If you think “security” when you think of glass block windows, you are properly identifying one of the most well-known characteristics of these window coverings.
Comprised of blocks of glass or acrylic rather than panes of glass, they are capable of letting in light, yet are thick, break resistant, and impenetrable. Glass block windows are the ideal way to let light into basements, bathrooms, garages, and other areas where security and privacy are highly valued.
First developed in Great Britain in the 1880s, the windows were originally blown by mouth and resembled open bottles. The first ones had different wall thicknesses and tended to form condensation inside, but once they were made by machine they quickly became recognized as a useful architectural element. By the 1930s, the blocks were two halves of glass fused together, which opened the door to many new sizes, shapes, styles, and patterns of glass block that could be installed individually or combined to make pre-made windows.
Advantages of Glass Block Windows
Depending on their composition and construction, modern glass block windows offer many advantages
- Mortared into a home’s foundation and hard to penetrate, they promote safety and security.
- Requiring no annual caulking or grouting, they are low maintenance.
- When equipped with air vents, removable sashes, and power vents, they improve indoor air quality.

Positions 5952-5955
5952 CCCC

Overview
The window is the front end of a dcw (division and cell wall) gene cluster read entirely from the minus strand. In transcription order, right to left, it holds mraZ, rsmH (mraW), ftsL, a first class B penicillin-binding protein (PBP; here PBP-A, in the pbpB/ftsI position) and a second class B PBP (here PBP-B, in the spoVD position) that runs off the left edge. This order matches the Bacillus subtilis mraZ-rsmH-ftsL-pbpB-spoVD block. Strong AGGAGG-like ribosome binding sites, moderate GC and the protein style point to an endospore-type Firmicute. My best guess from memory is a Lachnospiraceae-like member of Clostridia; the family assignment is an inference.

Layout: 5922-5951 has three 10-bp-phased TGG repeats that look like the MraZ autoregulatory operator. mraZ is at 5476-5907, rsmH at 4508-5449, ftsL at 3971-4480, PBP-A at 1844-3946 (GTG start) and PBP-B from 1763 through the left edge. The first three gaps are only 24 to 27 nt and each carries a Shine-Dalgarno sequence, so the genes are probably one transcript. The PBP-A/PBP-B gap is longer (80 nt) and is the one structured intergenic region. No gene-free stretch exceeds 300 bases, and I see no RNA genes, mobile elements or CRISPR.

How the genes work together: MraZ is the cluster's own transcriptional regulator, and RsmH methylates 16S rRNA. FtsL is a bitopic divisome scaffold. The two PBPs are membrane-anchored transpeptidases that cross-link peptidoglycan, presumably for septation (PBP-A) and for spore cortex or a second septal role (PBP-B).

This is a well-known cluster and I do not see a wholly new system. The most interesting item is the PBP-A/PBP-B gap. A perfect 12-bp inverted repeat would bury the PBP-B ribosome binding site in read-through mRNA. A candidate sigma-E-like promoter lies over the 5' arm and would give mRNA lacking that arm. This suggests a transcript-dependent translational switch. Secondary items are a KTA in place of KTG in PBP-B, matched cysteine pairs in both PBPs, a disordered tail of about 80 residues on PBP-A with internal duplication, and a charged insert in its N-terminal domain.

- They are easy to open when vents are installed.
- When installed in basements, they can integrate dryer vents to eliminate the need for other openings in the home’s foundation.
- When framed in vinyl, they protect against water intrusions.
- Some varieties are bullet, vandal, fire resistant, or hurricane resistant.
Energy Efficiency Marks New Glass Block Windows
Energy efficiency is just the newest property to be built into some glass block windows, which often meet federal Energy Star Efficiency guidelines. Considered to be as efficient as double thermal pane windows, standard glass block windows have an average R-factor of 1.96 and are also airtight. Some types are also low emissivity, which reduces heat loss through windows.
Now that the windows are more energy-efficient, the market for glass block windows is expected to grow beyond current uses such as basement windows. Glass block is a good replacement for old coal chutes, sidelights, and garage windows. They can replace large cutouts in a building with sealed, insulated, private windows.
New Uses for Glass Block Windows
Modern glass block windows are used in many areas of the home both for function and as decorative elements. Available in colors, they are often used to create decorative walls, partitions, showers, internal walls, color accents windows, wet bars, and large exterior windows. In addition, they are used as windows in showers as they are waterproof and don’t require wooden frames that can rot away due to the moisture.
For the best in glass block windows, contact Rocky Mountain Windows & Doors today for a free in-home consultation and estimate.